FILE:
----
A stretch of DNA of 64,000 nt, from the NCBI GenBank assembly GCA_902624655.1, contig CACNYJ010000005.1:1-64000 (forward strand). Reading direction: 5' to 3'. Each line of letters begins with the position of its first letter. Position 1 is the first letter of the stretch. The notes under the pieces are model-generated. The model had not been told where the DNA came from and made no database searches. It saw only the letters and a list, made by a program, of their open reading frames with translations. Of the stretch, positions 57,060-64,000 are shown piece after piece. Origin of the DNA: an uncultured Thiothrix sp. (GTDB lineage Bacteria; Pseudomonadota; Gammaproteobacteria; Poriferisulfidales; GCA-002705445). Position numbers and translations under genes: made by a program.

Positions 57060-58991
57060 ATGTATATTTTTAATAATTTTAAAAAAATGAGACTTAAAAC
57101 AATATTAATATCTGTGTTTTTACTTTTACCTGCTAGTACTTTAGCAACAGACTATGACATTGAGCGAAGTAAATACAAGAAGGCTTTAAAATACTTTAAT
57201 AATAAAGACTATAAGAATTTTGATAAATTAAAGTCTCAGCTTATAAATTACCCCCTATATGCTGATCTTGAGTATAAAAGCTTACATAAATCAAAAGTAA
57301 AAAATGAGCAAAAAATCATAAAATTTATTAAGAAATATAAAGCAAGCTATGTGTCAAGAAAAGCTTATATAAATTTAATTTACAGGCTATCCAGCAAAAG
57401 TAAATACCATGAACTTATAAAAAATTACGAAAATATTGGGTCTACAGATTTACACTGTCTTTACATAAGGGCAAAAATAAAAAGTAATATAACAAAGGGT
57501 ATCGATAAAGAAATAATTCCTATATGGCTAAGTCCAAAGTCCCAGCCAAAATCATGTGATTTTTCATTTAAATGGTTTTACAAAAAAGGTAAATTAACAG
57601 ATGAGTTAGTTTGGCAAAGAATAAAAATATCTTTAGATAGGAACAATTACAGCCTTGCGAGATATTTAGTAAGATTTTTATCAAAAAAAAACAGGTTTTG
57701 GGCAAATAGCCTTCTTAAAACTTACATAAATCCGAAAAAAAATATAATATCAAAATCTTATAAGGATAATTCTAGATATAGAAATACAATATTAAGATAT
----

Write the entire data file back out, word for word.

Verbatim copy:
A stretch of DNA of 64,000 nt, from the NCBI GenBank assembly GCA_902624655.1, contig CACNYJ010000005.1:1-64000 (forward strand). Reading direction: 5' to 3'. Each line of letters begins with the position of its first letter. Position 1 is the first letter of the stretch. The notes under the pieces are model-generated. The model had not been told where the DNA came from and made no database searches. It saw only the letters and a list, made by a program, of their open reading frames with translations. Of the stretch, positions 57,060-64,000 are shown piece after piece. Origin of the DNA: an uncultured Thiothrix sp. (GTDB lineage Bacteria; Pseudomonadota; Gammaproteobacteria; Poriferisulfidales; GCA-002705445). Position numbers and translations under genes: made by a program.

Positions 57060-58991
57060 ATGTATATTTTTAATAATTTTAAAAAAATGAGACTTAAAAC
57101 AATATTAATATCTGTGTTTTTACTTTTACCTGCTAGTACTTTAGCAACAGACTATGACATTGAGCGAAGTAAATACAAGAAGGCTTTAAAATACTTTAAT
57201 AATAAAGACTATAAGAATTTTGATAAATTAAAGTCTCAGCTTATAAATTACCCCCTATATGCTGATCTTGAGTATAAAAGCTTACATAAATCAAAAGTAA
57301 AAAATGAGCAAAAAATCATAAAATTTATTAAGAAATATAAAGCAAGCTATGTGTCAAGAAAAGCTTATATAAATTTAATTTACAGGCTATCCAGCAAAAG
57401 TAAATACCATGAACTTATAAAAAATTACGAAAATATTGGGTCTACAGATTTACACTGTCTTTACATAAGGGCAAAAATAAAAAGTAATATAACAAAGGGT
57501 ATCGATAAAGAAATAATTCCTATATGGCTAAGTCCAAAGTCCCAGCCAAAATCATGTGATTTTTCATTTAAATGGTTTTACAAAAAAGGTAAATTAACAG
57601 ATGAGTTAGTTTGGCAAAGAATAAAAATATCTTTAGATAGGAACAATTACAGCCTTGCGAGATATTTAGTAAGATTTTTATCAAAAAAAAACAGGTTTTG
57701 GGCAAATAGCCTTCTTAAAACTTACATAAATCCGAAAAAAAATATAATATCAAAATCTTATAAGGATAATTCTAGATATAGAAATACAATATTAAGATAT